Despite a relatively long tradition in the World Health Organization (WHO) and United Nations (UN) on establishing linkages between public health and security policy (and the “freedom from want” discourse going back at least as far as the Four Freedoms speech of Franklin D Roosevelt in 1941), it has taken a considerable time before a health-security nexus started to emerge in the EU. This section first analyses the emergence of public health as an issue in the EU’s security strategies. It then turns to the identification of security threats in the EU’s public health documents. Finally, it focuses on the contemporary developments as a result of the Treaty of Lisbon of 2009.

1 Public health as part of EU security policy

In the area of EU security policy, implications for domestic public health have not been considered in a truly comprehensive way. This goes both for external and internal security policies, which becomes clear when analysing the relevant security strategies. With respect to the external security strategies – particularly the European Security Strategy (2003),Footnote 13 the Implementation Report of the European Security Strategy (2008)Footnote 14 and the EU Global Strategy (2016)Footnote 15 – public health concerns are mostly a development/humanitarian problem: something for other countries to worry about. The European Security Strategy, for instance, notes that “AIDS is now one of the most devastating pandemics in human history and contributes to the breakdown of societies”.Footnote 16 Similarly, the 2008 Implementation Report puts pandemics explicitly under the security-development nexus: “Threats to public health, particularly pandemics, further undermine development”.Footnote 17

The European Security Strategy acknowledges a (limited) domestic element by stating that “New diseases can spread rapidly [in conflict areas] and become global threats”.Footnote 18 The recent EU Global Strategy is more explicit and it aims to strengthen global governance in this regard: “On health, we will work for more effective prevention, detection and responses to global pandemics”.Footnote 19 Yet with respect to CBRN in particular, the link to health issues is nearly absent. This is rather surprising, as particularly the European Security Strategy puts weapons of mass destruction (WMD) up-front-and-centre. Of all the external security strategies, only the 2008 Implementation Report considers the issue indirectly by stressing “Within the EU, we have done much to protect our societies against terrorism ... on the basis of such existing provisions as the Crisis Coordination Arrangements and the Civil Protection Mechanism”.Footnote 20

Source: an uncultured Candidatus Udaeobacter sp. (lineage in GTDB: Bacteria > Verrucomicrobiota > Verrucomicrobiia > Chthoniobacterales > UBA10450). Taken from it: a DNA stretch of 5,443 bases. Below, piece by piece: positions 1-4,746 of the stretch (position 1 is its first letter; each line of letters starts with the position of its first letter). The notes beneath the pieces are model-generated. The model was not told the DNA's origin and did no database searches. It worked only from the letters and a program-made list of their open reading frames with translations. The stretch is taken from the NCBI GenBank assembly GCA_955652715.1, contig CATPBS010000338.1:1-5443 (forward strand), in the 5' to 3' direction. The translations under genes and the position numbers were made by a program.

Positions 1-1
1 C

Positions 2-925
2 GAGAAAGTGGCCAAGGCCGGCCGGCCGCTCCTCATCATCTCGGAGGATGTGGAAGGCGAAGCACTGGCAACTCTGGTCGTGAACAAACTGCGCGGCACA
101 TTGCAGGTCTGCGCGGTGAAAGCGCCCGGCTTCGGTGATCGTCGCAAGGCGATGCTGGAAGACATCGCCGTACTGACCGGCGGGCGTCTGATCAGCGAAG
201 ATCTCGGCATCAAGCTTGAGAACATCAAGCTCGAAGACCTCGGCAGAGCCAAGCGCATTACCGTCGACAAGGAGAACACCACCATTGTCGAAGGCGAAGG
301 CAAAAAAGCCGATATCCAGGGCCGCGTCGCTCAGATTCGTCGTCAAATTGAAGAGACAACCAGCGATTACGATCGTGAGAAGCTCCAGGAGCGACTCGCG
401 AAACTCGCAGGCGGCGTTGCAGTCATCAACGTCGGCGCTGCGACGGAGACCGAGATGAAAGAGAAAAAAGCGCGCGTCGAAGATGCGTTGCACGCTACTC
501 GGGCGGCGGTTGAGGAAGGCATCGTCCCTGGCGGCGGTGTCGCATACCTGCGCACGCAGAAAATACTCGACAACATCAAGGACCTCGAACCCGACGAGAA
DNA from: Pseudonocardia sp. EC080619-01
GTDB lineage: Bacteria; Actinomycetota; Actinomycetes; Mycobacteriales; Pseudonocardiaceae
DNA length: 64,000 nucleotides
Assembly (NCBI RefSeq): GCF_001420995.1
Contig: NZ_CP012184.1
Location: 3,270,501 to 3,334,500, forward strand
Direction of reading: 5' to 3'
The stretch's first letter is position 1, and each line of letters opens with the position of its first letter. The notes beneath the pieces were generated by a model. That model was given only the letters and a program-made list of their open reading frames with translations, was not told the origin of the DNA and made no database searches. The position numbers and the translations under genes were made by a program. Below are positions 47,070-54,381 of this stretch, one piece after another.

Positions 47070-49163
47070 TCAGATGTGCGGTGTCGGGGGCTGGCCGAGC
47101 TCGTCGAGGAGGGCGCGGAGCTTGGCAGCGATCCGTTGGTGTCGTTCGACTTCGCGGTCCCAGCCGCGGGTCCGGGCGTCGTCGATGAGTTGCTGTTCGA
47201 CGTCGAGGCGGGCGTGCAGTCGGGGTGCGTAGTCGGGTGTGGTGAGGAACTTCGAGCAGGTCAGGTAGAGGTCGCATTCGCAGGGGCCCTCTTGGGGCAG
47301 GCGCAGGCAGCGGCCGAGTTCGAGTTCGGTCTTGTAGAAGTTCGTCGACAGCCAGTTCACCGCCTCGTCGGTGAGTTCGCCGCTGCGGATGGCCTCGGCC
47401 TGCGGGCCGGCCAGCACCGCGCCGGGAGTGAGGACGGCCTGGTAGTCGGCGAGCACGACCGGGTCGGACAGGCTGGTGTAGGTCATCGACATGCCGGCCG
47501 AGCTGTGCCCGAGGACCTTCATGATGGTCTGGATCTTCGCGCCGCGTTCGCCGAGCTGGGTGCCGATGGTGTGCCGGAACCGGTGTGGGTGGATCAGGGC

The implications of external security threats for public health thus seem obvious, but they are ultimately not addressed. We witness the same phenomenon in the internal security policies of the EU. The EU Counterterrorism Strategy of 2005,Footnote 21 which was adopted after the terrorist attacks in Madrid (2004) and London (2005), and which continues to guide European policies, presents a key example in this respect. It outlines a comprehensive approach to combat terrorism by proposing concrete measures that the EU and its member states can take. These are labelled under “prevent”, “protect”, “pursue” and “respond”. At first instance, the strategy seems to make clear links with public health implications of terrorism. The protect pillar, for instance, focuses on citizens as well as infrastructure and has as its aim to reduce vulnerabilities. The respond pillar notes explicitly the “needs of victims”.Footnote 22

Yet when reading the strategy in greater detail, it becomes clear that these issues have been defined in minimalist terms. The EU has not gone the extra mile discussing public health implications. The protect pillar is about critical infrastructures and transport (not surprising in the aftermath of the Madrid and London attacks).Footnote 23 A key initiative is, for instance, the passenger name record.Footnote 24 With respect to the respond pillar, the strategy notes that the response to terrorist attacks is often similar to natural and man-made disasters (echoing Article 222 TFEU) and that similar mechanisms may be used. Health is not explicitly mentioned. The needs of victims focus on “solidarity, assistance and compensation”,Footnote 25 including for families, rather than cure and care.

This concise analysis of the key external and internal security strategies therefore shows that while there are some references to public health, connections between security policy and public health remain indirect. It is explicitly made clear that public health is part of the security-development nexus, but this applies largely to other countries. Furthermore, despite the comprehensive nature of EU counter-terrorism policies and the obvious links to public health, the EU has so far refrained from making connections explicit.